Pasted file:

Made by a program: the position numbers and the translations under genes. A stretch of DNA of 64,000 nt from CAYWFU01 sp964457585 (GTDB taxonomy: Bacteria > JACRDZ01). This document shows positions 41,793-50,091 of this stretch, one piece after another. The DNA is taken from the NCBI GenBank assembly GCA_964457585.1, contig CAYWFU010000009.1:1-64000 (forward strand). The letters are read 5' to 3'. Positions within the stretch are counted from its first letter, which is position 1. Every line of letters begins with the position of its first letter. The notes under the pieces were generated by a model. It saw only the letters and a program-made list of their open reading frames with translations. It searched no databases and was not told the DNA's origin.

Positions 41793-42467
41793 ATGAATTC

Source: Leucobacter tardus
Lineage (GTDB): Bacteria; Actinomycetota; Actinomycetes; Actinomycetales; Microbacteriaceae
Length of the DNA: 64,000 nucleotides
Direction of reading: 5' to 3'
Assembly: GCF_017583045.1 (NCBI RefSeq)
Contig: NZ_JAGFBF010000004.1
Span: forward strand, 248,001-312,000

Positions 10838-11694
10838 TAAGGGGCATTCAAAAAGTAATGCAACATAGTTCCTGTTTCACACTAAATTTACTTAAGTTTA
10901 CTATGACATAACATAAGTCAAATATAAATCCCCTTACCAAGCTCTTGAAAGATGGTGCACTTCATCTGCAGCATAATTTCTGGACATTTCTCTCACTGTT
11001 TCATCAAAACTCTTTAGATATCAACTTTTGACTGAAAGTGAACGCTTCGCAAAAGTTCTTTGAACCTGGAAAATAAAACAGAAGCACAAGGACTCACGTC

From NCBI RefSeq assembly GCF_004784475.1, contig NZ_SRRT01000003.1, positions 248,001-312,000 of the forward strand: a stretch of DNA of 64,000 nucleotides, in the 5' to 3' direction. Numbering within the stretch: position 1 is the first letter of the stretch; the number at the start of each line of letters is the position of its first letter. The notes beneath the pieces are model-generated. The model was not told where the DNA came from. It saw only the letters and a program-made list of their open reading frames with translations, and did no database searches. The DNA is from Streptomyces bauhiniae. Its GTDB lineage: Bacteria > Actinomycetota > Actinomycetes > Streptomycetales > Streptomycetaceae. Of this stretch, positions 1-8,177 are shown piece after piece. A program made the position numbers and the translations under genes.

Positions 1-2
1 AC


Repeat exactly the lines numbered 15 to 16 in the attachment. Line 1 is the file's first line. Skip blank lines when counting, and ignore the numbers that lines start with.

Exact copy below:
From NCBI RefSeq assembly GCF_004784475.1, contig NZ_SRRT01000003.1, positions 248,001-312,000 of the forward strand: a stretch of DNA of 64,000 nucleotides, in the 5' to 3' direction. Numbering within the stretch: position 1 is the first letter of the stretch; the number at the start of each line of letters is the position of its first letter. The notes beneath the pieces are model-generated. The model was not told where the DNA came from. It saw only the letters and a program-made list of their open reading frames with translations, and did no database searches. The DNA is from Streptomyces bauhiniae. Its GTDB lineage: Bacteria > Actinomycetota > Actinomycetes > Streptomycetales > Streptomycetaceae. Of this stretch, positions 1-8,177 are shown piece after piece. A program made the position numbers and the translations under genes.

Positions 1-2